I would surround the code chunks with a div with a custom class that styled them how I wanted. This example styles the code in blue, the output in light blue

<style>
div.blue pre { background-color:lightblue; }
div.blue pre.r { background-color:blue; }
</style>

<div class = "blue">
```{r bluecars}
summary(cars)
```
</div>

```{r normal}
summary(cars)
```

enter image description here

2
  • This is smart. For some reason I remember having problems wrapping around code chunks. But now that I think about it, that was probably when I tried wrapping <div>/<span>/<section> around slides using slidify.
    – mkearney
    Dec 8, 2016 at 19:15
  • This also works for different language code chunks; I was able to use this for pre.js too.
    – Nancy
    Apr 2, 2017 at 20:25
8

This solution is a bit hack-y, but it works. The gist of it is to make two code chunks, swapping the {r} designator with a unique class name. Then add css code to style each chunk.

---
output: html_document
---

<style>
pre.bluecars {
    background-color: #aabbff !important;
}
pre.redcars {
    background-color: #ffbbbb !important;
}
</style>

## chunk-specific bg colors

```{r setup, include=FALSE}
knitr::opts_chunk$set(echo = TRUE)
```

- blue

```{bluecars}
summary(cars)
```

```{r, echo=FALSE}
summary(cars)
```

- normal

```{r}
summary(cars)
```

- red

```{redcars}
summary(cars)
```

```{r, echo=FALSE}
summary(cars)
```

screenshot

6

I found the following way to color (code) chunks in Rmarkdown documents that I knit to PDF:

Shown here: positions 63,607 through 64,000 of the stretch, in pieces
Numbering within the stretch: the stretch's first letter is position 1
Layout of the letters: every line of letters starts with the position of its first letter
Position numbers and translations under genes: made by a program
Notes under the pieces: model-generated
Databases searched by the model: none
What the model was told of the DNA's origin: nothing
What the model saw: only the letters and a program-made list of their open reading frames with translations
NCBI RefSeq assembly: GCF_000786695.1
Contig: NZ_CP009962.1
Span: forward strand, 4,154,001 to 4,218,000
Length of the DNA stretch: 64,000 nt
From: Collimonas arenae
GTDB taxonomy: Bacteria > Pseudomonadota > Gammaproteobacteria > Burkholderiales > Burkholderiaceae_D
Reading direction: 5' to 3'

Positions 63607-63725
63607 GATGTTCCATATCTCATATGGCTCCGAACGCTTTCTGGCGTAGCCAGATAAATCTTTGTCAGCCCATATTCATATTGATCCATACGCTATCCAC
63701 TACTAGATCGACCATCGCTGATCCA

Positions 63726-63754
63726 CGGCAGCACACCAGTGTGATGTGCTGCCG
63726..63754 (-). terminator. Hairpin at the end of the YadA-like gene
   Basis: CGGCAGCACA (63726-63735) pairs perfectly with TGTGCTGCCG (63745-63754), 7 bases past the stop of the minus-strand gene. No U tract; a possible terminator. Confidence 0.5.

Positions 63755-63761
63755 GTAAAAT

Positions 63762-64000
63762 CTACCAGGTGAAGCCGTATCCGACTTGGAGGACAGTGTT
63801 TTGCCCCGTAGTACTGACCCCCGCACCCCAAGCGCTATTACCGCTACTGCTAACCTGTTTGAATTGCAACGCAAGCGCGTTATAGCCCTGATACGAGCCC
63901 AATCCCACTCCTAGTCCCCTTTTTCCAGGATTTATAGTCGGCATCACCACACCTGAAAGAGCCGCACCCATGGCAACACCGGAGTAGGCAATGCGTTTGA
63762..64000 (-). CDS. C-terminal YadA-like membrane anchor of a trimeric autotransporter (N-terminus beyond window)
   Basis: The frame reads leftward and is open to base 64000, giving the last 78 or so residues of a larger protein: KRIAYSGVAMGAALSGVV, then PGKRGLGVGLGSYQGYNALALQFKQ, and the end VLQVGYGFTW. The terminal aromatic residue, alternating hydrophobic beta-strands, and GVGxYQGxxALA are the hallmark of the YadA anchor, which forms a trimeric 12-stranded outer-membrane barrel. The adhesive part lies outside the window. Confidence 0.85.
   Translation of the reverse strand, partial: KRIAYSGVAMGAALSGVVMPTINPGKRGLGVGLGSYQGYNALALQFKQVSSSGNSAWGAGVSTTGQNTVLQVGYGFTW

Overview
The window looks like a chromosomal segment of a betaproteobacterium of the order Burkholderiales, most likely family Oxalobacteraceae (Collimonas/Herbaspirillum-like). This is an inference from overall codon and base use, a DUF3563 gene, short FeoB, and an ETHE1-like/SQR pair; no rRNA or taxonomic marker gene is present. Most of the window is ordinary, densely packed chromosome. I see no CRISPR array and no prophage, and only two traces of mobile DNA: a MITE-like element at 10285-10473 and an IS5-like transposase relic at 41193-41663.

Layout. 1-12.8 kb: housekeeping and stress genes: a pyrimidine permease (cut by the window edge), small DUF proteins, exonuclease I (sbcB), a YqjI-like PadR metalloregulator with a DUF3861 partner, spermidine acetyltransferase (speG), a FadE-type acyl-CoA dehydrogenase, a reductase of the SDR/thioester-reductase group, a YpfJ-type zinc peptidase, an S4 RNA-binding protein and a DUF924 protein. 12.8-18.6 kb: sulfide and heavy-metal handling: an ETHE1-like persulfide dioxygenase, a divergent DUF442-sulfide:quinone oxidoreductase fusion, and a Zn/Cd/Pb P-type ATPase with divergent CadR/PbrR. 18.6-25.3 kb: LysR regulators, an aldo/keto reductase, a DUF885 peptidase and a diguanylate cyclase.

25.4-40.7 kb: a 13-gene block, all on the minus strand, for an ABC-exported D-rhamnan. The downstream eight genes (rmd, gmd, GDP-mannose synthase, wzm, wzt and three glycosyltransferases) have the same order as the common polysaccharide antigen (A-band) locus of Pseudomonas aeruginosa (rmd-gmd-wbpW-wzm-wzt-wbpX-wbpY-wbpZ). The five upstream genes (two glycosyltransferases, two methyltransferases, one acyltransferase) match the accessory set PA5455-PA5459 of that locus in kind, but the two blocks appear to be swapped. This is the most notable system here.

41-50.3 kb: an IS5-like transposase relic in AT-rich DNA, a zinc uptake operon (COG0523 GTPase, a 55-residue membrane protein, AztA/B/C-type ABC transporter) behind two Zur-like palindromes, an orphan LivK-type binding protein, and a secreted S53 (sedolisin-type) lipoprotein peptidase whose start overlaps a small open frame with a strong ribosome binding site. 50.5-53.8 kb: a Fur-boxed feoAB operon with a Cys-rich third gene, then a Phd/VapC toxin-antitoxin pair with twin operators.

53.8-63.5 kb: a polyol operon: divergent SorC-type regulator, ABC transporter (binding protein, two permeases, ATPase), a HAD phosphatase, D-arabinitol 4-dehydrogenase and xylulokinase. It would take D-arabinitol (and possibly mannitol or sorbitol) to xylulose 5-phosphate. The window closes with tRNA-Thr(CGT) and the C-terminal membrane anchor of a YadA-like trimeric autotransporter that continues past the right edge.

Use a pandoc highlighting scheme as a basis

pandoc --print-highlight-style pygments > my.theme

Then edit my.theme by using a regex to set all

"text-color": null

Then, you can change this property to any color you like (this one here is lightgrey)

"background-color": "#f8f8f8"

In the YAML of your .Rmd document under "pdf_document", put the following

pandoc_args: --highlight-style=my.theme

For my use case this is all I need.

1
  • To run the first command, you'd need a unix terminal and must have pandoc installed in your machine. This helped in my case, I can change the text-color to whatever I want + the nice grey background for PDF files. Mar 18, 2020 at 15:17
1

you can also use following examples:

```{css, echo = F}
h1 { color: rgb(255, 125, 0); }
h2 { color: brown; }
div.yellow pre { background-color: lightyellow; }
div.yellow pre.r { background-color: lightblue; }
.my_pink1 { background-color: pink; }
.my_pink2 { background-color: rgb(255, 113, 181); color: white; border: 3px solid blue; }
.my_span  { background-color: orange; font-family: courier}
```

# Title 1
## Title 2

<div class = "yellow">

```{r yellow_cars1}
summary(cars)
```

</div>

```{r yellow_cars2, class.source = "my_pink1", class.output = "my_pink2"}
summary(cars)
```

Test: <span class = "my_span">change properties</span> \
Roses are $\color{red}{\text{beautiful red}}$,
violets are $\color{blue}{\text{lovely blue}}$.

read more e.g. at
Changing chunk background color in RMarkdown
https://bookdown.org/yihui/rmarkdown-cookbook/chunk-styling.html
How to change the font color?